Self Determined Learning

Self Determined Learning at Te Manawa ō Pāpāmoa

"Self-determination theory suggests that children have an innate propensity toward mastery of their environment, and that the internalization of values, behaviours, and attitudes in the social surround is a spontaneous, natural process" (Ryan, 1995).

Self Determined Learning at Te Manawa ō Pāpāmoa School enables our kaimanawa to developmentally drive their own passions, interests and strengths from Learning through Play;  to Passion Projects; to Inquiry Learning; through to Design Thinking.

Each Āko Hapori provides a variety of provocations and invitations for our kaimanawa to engage in each day. Put simply, provocations provoke and invitations invite! They will provoke thoughts, discussions, questions, interests, creativity and ideas. Our kaimanawa develop and reflect on their Manawatanga ( Kaha, Taruna, Manaaki, Auaha, Pākiki) development skills during this time.

Learning through play

Learning through Play has been introduced to meet the developmental needs we identify in our kaimanawa- particularly oral language and social and emotional regulation.  

Research also shows our kaimanawa have "urges"  to; imagine, construct, roll, order, rotate, climb, build, gather, transport, role play, transform, dig and bury, investigate, envelope, and throw. 

Through play, we want our kaimanawa to develop the ability to.:                                                            

Think creatively

Problem solve

Self manage and regulate

Make decisions that support theirs and others learning 

Follow their passions & interests

Take responsibility for their learning

Explore and try new things

Communicate thoughts and feelings effectively 


Develop fine and gross motor skills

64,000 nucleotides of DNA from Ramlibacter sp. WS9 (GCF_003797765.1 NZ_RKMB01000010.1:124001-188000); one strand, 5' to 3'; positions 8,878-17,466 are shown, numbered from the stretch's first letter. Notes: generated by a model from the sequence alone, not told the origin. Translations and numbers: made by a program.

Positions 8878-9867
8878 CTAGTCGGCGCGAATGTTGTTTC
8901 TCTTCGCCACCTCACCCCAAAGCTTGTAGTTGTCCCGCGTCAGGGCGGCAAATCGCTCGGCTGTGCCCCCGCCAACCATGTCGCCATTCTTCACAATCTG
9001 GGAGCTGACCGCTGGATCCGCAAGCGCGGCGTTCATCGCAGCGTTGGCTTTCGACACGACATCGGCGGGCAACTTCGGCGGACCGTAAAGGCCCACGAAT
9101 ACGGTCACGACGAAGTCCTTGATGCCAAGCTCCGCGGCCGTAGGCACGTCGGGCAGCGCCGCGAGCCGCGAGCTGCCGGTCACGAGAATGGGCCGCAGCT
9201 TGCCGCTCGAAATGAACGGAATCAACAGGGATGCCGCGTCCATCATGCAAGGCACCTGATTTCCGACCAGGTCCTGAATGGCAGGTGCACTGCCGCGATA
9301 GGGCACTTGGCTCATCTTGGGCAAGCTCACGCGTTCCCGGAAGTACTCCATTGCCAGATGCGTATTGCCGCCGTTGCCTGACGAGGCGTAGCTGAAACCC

What will this look like in our Āko Hapori?

Allowing our kaimanawa to guide their own play / learning and follow their developmental urges. Therefore learning through play takes many different forms depending on the developmental stage of each student. They are the precursor to inquiry learning and can expand on a thought, project, idea and interest.  Some examples of where this might lead here at Te Manawa ō Pāpāmoa are; passion projects, Empower Hour, Design Thinking and Community Projects or Social Actions

What is the role of the kaiako (teacher) during play? 


Teaching through play ‘...incorporates adult-scaffolded learning objectives but remains child-directed’.  

Weisberg et al. in a discussion about free and directed play (2013).

Kaiako at Te Manawa ō Pāpāmoa are responsible for setting up an environment that allows the exploration of individual interests. While one kaiako may be taking a literacy or numeracy workshop, the others will be facilitating learning through play and extending the learning when appropriate. Through effective questioning, we will encourage kaimanawa to explore, problem solve, predict, make connections and reflect. We provide choice and variety to enable kaimanawa to engage in areas of interest to them across the New Zealand Curriculum.

The skill of a kaiako in a developmental curriculum requires them to know "When to Spray" and "When to Walk Away". This simply means kaiako have a role to provoke or scaffold to support language, thinking and regulation in some situations and to step back and let our kaimanawa to lead, inquire, problem solve and reflect on their experience.

Notice - Observe the kaimanawa’s play. What are you noticing?

Recognise - Why are you recognising it? Determine the play needs. How much support is needed in the play? What are the learning needs? Where do you fit? Or do you fit?

Respond - How are you going to respond to it? How does this link to their oral language, social/emotional development or Manawatanga goals? How do we capture this growth?